WRITING SHORTLY AFTER THE Geneva Conference, French official Jean Chauvel optimistically averred that France would be able to “rein in American impulses” in trying to replace France in Vietnam since the Geneva Accords “did not allow new personnel or materials.” Chauvel proclaimed, “we are in Vietnam and the Americans aren’t. American financial and material assistance passes through France. Any change in this reality would certainly be considered an infraction to the accords. All American initiatives must pass French inspection and approval no matter if the Vietnamese government appeals directly to the Americans.”¹ How quickly it all changed. Perhaps the single...

  9. Part 3. War by Other Means, 1956–1960

    • 7 Maintaining a Presence
      (pp. 219-248)

      AS THEY WERE BEING “EVICTED” by the Americans in South Vietnam, the French struggled to redefine their relationship with Saigon and, at the same time, maintain a separate presence in North Vietnam. Paris found itself constantly trying to balance between Hanoi, Saigon, and Washington as it clung fiercely to one last bastion—a cultural presence in Vietnam. French officials faced major obstacles in this endeavor as the North Vietnamese, South Vietnamese, and Americans sought to replace the French at every level. Although by 1960 the French had disappeared from North Vietnam, they had made a surprising comeback in the South,...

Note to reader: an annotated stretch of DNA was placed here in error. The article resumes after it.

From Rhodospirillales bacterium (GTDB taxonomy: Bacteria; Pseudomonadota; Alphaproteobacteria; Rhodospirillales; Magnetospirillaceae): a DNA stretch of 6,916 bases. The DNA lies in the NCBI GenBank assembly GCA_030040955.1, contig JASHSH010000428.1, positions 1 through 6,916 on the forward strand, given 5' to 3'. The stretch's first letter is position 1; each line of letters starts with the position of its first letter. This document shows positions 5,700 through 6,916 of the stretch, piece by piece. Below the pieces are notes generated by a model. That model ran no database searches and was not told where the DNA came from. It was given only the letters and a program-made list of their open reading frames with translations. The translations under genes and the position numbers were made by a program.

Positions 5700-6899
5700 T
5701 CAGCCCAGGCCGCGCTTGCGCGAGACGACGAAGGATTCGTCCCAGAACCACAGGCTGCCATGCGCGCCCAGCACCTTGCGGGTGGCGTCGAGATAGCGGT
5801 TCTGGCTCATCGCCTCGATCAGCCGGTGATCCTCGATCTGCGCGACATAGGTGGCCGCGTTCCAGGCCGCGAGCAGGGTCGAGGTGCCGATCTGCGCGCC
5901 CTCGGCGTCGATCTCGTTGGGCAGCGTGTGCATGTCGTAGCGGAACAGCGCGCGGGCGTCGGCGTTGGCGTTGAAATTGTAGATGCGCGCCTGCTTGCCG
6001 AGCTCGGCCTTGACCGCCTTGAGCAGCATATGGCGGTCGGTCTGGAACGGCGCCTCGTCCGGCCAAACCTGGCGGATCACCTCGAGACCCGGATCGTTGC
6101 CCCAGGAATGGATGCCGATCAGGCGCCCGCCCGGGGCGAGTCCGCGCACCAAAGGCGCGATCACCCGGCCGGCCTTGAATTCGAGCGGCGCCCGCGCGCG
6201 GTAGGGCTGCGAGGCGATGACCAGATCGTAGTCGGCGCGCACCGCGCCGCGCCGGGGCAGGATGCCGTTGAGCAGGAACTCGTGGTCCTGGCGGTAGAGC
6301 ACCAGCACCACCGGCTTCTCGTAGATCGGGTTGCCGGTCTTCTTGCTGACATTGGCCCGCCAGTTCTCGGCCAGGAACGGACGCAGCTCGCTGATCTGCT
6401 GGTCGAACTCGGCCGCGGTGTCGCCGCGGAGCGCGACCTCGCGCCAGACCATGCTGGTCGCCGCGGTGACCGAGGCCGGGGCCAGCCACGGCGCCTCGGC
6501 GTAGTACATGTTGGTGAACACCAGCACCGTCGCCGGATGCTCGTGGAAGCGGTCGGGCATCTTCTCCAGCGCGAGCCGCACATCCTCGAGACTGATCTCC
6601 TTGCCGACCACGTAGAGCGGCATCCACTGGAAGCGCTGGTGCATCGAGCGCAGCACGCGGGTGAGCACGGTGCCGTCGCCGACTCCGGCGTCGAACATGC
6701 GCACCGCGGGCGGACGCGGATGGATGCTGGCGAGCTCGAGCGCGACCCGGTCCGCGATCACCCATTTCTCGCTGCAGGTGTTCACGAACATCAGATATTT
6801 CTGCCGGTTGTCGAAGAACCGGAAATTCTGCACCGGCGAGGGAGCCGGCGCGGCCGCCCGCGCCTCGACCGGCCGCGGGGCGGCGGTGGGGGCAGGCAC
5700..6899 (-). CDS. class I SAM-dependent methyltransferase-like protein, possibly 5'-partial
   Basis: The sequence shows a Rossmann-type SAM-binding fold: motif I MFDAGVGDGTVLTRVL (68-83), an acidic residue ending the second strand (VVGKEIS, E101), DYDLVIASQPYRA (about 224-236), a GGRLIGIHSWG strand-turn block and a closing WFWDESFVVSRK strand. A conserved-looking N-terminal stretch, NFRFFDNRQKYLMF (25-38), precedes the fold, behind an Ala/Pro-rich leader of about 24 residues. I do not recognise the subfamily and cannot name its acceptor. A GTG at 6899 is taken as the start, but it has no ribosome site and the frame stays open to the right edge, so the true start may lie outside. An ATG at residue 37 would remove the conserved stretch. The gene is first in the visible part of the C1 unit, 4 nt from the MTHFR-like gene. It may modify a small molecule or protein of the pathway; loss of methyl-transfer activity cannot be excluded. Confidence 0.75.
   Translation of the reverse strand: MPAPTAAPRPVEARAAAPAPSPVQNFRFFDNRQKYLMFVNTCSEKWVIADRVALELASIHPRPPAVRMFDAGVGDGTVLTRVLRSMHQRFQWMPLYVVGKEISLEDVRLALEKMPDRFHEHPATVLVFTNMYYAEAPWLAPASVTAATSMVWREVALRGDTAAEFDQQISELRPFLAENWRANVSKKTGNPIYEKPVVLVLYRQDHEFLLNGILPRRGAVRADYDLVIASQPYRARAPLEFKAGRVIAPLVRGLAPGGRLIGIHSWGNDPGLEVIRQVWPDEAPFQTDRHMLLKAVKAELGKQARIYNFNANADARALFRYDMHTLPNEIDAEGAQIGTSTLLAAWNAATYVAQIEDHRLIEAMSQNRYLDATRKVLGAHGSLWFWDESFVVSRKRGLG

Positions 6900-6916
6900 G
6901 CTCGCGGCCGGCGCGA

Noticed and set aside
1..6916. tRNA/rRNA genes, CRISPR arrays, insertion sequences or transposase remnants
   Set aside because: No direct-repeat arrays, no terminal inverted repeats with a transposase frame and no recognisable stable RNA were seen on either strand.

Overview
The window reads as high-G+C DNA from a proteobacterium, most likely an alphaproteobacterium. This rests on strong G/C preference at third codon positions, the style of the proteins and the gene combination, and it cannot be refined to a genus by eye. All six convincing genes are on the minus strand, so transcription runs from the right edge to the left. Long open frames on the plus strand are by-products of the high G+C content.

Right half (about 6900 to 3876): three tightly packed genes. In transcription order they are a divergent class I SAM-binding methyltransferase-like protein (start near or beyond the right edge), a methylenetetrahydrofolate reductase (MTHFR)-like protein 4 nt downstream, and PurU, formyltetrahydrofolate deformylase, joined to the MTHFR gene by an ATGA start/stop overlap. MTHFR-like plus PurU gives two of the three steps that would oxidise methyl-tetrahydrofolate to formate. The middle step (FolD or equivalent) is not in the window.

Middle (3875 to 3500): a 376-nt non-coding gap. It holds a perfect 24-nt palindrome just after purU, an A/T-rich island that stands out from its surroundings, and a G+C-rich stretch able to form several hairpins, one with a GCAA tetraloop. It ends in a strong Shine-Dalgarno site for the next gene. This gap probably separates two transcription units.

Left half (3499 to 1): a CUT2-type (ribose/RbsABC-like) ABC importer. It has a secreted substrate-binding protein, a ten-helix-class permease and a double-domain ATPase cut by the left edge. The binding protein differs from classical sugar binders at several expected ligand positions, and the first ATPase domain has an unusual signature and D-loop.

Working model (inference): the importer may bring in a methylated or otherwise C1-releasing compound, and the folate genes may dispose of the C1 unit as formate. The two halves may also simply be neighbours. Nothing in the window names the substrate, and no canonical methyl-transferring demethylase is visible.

• 8 Building a Colony
      (pp. 249-276)

      BUILDING A NATION IS HARD WORK; it is much easier to construct a colony. As U.S. agencies attempted to modernize and westernize South Vietnam while imprinting American values and culture on the Vietnamese population, the Eisenhower administration replaced the French colonial presence in South Vietnam with an American neocolonial one. The United States did not directly colonize South Vietnamese territory, but it certainly exhibited neocolonial behavior in the sense that Americans and American institutions took over former French functions at all levels of South Vietnamese society. Americans trained, taught, guided, and controlled in their search for a stable, independent, and...

  10. CONCLUSION: Replacing France
    (pp. 277-290)

    CHARLES DE GAULLE FIRST CALLED for the “neutralization” of Vietnam, whereby South and North Vietnam would resolve their problems without external influence, in the summer of 1963. President Kennedy angrily responded by questioning de Gaulle’s right to suggest such an action, noting that France had “neither armed forces, nor an economic aid program in Vietnam,” and that the entire burden was being “shouldered by the United States.”¹ True enough, but as the preceding chapters have shown, the reason France no longer had a military or economic presence was that Washington and Saigon had systematically pushed France out of Vietnam. The...

  11. Notes
    (pp. 291-346)
  12. Bibliography
    (pp. 347-368)
  13. Index
    (pp. 369-378)